And all of these hundreds of words designed no doubt to mask the real successes that this President has achieved.
Let's re-write NY Yankee baseball history because Mickey Mantle told me to "go away, kid. I don;t have time for an autograph." Yep, The Mick was a bum who could not hit a fastball - or so such as Kleinerman would have us believe.

I'll let Pukka cover the accomplishments as he says he intends to do.

BTW: Nice title for Kleinerman's book. If you want to see a President who exercised "discretionary" power, look not to this President but rather to his predecessor. It would seem that The Trumpster is in the process of undoing many of those "discretionary" moves by the LightBringer.

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gabe
on September 07, 2018 at 18:38:23 pm

And just how dignified was this? Obama with training wheels.

http://usbacklash.org/elite-athlete-obama-in-mon-jeans-on-bike-with-training-wheels-haha/

too bad The Trumpster did not tweet this out.

While I am at it:

How dignified was it for Bill Clinton to engage in sexual relations in the White House?
How dignified was it for JFK to "conquer" numerous interns in the white House?
How dignified was it for LBJ to force subordinates to take dictation while he was defecating?

Perspective, Dear Kleinerman, perspective.

What you have on offer is a shallow and hollow critique deployed to mask your real disagreement with Trump, and one that was made plain in the Op-Ed by Anonymous:

"He is a conservative ideological heretic."

I would only add that perhaps that is precisely what was needed - a heretic to the usual GOP / conservative Establishment Gospel of "free trade" (such as our trading partners are empowered to define it), unlimited / illegal immigration, outsourcing of American jobs and a monolithic Federal Administrative State that now has little girls arrested for selling lemonade and deems it within their purview to mandate how we live, what we shall believe and threatens us with jail time for disobeying thier new morality.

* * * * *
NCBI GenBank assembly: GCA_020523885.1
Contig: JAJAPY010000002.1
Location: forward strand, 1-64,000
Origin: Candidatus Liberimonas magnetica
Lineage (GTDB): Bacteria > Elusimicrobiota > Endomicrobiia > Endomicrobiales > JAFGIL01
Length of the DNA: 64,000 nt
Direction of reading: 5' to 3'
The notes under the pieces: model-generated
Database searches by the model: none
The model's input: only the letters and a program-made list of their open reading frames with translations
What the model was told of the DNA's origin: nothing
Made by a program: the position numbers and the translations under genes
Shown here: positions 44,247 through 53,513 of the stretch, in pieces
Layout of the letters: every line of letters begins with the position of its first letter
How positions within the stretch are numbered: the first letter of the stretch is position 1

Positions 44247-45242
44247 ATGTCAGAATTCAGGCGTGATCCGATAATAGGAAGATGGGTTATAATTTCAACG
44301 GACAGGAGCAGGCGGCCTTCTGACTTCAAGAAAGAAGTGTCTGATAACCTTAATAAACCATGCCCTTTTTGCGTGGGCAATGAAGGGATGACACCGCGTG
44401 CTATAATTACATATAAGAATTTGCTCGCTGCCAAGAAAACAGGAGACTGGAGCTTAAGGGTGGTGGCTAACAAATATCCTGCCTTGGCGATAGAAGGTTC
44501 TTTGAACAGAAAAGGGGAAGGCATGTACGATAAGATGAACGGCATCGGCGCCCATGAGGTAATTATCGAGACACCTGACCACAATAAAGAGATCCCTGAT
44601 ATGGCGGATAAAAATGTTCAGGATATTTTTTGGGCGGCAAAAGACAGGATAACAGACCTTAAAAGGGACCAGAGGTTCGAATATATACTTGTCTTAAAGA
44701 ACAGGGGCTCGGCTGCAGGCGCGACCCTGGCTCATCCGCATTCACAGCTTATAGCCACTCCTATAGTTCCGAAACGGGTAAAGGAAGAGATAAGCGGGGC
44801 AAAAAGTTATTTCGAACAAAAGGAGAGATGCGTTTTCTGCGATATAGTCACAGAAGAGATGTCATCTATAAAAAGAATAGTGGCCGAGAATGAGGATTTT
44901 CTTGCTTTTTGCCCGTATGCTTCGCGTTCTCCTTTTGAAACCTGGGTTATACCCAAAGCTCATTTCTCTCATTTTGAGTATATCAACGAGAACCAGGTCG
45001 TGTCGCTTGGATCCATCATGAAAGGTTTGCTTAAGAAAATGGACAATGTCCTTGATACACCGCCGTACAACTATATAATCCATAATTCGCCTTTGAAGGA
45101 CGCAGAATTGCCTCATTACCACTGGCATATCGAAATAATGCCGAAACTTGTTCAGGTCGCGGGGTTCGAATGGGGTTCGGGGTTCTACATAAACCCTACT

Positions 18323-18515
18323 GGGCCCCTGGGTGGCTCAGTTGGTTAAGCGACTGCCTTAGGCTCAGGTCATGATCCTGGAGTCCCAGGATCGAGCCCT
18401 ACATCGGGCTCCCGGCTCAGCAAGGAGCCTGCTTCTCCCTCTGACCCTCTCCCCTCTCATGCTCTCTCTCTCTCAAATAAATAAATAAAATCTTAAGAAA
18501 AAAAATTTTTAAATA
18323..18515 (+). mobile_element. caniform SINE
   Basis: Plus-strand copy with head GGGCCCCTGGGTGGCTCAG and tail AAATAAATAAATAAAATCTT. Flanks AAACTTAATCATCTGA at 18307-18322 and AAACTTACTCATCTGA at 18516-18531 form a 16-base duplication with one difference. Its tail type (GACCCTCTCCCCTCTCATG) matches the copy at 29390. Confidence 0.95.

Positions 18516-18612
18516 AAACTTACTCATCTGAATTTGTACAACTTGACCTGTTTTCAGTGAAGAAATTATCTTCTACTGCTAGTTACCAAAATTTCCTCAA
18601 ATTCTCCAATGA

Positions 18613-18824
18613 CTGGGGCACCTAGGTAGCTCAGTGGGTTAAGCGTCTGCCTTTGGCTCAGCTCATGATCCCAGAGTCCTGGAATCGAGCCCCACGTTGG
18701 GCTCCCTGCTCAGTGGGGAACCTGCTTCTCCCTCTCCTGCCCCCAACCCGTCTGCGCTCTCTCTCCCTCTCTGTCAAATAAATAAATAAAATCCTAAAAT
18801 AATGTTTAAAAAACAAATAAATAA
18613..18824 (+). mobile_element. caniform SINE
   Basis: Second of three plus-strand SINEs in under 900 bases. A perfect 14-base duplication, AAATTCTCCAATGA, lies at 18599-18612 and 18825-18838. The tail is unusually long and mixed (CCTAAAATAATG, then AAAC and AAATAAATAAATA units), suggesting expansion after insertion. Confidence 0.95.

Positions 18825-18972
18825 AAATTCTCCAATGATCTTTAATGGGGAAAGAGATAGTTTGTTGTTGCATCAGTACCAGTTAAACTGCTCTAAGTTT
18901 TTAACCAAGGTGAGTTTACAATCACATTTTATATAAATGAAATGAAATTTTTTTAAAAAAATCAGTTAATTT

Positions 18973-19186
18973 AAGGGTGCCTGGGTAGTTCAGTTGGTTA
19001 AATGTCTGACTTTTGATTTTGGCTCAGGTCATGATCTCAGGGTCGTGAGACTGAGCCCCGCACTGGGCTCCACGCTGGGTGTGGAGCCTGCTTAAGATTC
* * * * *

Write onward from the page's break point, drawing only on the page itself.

And lastly, how dignified ought one to be when even prior to his election the Democrat Party and the bureaucrats within the FBI, CIA, NSA, etc sought to undermine his campaign and once elected forced a veritable plague of investigations upon him, covered him with all manner of salacious slanders, while protecting the rear ends of those who initiated the abuse of power / agency and destroyed the careers and reputation of good men such as Flynn, etc.

How, Dear Boy Kleinerman, would you respond to that?

Oh, let me guess. You also use training wheels on your bike.
The Trumpster doesn't but you would have him do so, wouldn't you? - by ever so gently navigating around the incessant stream of hysterical abuse and unfounded allegations.

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gabe
on September 07, 2018 at 19:11:54 pm

Mr. Kleinerman's article is really small fry because what he says is patently silly, badly reasoned and poorly written. What speaks for itself needs no rebuttal, but I'll write more for fun.

What's important is L&L's ongoing if modestly concealed "Never Trump" attitude, which is now coming out of the closet, I'd say.

May have to start treating L&L like I have treated the Washington Post and the New York Times since 1988, like I view NR's Jonah Goldberg, like David Letterman viewed Fox News and the Bill O'Reilly Show, like Billy Martin viewed Jim Bouton's book, "Ball Four": "I didn't like it; I didn't see it; I didn't read it!"

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Pukka Luftmensch
on September 07, 2018 at 19:44:18 pm

And here is something just for fun wherein we find just what "dignified" means according to Michigan State University:

https://www.washingtonpost.com/news/grade-point/wp/2018/06/15/disgraceful-growing-pressure-on-michigan-states-president-to-resign-in-wake-of-nassar-sex-abuse-scandal/?noredirect=on&utm_term=.a5ae786550f1

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gabe
on September 08, 2018 at 10:20:29 am